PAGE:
Lisa Kötter spoke at the beginning of the prayer:
Dear Sisters and Brothers, dear Marys,
it is a serious thing that we are standing out here today. Because we are serious about our church of which each and every one of us is a part. Serious about Jesus of Nazareth. Because he said: “Renew your mind.” He said “Love one another.”He has assured us of God’s unconditional love! He made it visible, but he also gave us the task to make it visible in this world, in this time: Bless, is what we are supposed to do, not condemn.
It is a serious thing, Love. Without it we are hollow and silent. All faith, all wisdom, all community, all longing loses its power. Everything good about the Good News of Jesus freezes without love.
We are serious about the vocation of all who are baptised. And about equal rights for women, who are loved and blessed as God’s children with equal dignity and equal vocations as any man, as any human. Women are not better humans. But only together, at eye level is it that we can strengthen each other, see what we are doing, check each other – only together can our effect on the world be an invigorating one. Whoever does not respect women without condition holds half of the beloved children of God in contempt.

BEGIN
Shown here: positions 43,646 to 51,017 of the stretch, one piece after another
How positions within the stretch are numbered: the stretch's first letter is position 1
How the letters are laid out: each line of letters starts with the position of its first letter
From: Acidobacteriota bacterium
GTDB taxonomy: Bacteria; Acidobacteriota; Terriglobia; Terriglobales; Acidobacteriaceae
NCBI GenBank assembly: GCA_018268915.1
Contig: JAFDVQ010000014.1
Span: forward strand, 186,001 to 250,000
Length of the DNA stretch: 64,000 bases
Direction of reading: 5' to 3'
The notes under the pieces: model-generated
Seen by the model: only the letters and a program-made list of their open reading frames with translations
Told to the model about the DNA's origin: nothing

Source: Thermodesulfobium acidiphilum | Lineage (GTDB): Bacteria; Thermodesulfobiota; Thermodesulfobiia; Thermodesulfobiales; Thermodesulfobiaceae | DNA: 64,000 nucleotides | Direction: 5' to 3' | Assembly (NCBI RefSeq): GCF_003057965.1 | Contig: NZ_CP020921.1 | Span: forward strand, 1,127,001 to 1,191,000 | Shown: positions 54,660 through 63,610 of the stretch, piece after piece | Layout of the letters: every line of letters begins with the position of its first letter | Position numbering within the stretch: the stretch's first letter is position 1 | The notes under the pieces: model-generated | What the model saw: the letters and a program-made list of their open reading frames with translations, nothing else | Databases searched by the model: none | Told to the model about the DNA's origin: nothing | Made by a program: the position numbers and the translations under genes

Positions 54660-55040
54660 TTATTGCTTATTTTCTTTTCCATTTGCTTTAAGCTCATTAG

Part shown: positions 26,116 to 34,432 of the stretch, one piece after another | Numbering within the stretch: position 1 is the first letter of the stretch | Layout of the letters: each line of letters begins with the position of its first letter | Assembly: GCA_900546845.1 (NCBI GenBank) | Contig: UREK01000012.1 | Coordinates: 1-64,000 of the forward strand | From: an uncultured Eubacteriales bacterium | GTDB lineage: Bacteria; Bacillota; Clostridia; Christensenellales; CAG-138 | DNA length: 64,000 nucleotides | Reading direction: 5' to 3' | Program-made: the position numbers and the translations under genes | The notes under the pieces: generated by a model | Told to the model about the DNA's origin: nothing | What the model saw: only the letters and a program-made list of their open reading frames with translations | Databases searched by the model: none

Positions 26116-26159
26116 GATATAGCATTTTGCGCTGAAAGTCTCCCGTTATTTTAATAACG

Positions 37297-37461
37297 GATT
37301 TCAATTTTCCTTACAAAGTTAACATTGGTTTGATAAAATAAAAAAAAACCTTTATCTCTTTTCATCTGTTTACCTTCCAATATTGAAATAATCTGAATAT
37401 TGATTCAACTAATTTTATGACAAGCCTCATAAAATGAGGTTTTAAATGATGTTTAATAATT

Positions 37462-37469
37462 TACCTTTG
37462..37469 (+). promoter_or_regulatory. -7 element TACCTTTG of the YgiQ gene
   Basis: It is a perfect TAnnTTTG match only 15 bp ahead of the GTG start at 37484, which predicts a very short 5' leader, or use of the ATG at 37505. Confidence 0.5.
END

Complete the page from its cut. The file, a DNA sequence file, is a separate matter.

About two weeks ago we received a young woman’s letter, Antonia, who had written to her bishop, asking for advice. She wants to be a priest. She feels called and perplexed at the same time. She obviously knows that the Roman Catholic church does not ordain women (yet). The answer was a polite letter that the bishop didn’t have time to answer himself, that he recommended taking a christian gap year and that he wishes all the best for her future.
We all know, or might imagine what would have happened if Antonia had been called Anton. There would not only have been an in-depth answer from the bishop but also an invitation for a talk. This valuable vocation would have received every support, every effort coming to meet it, strengthen it, help it.
The amount of vocations, of wisdom, passion and spirituality our church passes on, what she misses out on by this outmoded and unjust treatment of half of its members – we want to finally give it to her. May she, and thus we all, go on in powerful „menschenfreundlichkeit“ (human-friendliness). May the good news open our church to the perpetual change, which is a mystery of our faith.
That is why we are here today. Not to add our self-righteousness to the well known horrors that happen in our church, but to listen to the good news, which our world so sorely needs. And which we want to proclaim today, even in front of our church. We want to be a blessing to each other.
Let us begin: we are standing here with our longing, our faith and our searching: In the name of the Father and of the Son and of the Holy Spirit. Amen.
(Lisa Kötter, Münster. Translation: Ruth Fehlker, Coesfeld)
(image credit https://de.wikipedia.org/wiki/Maria_2.0)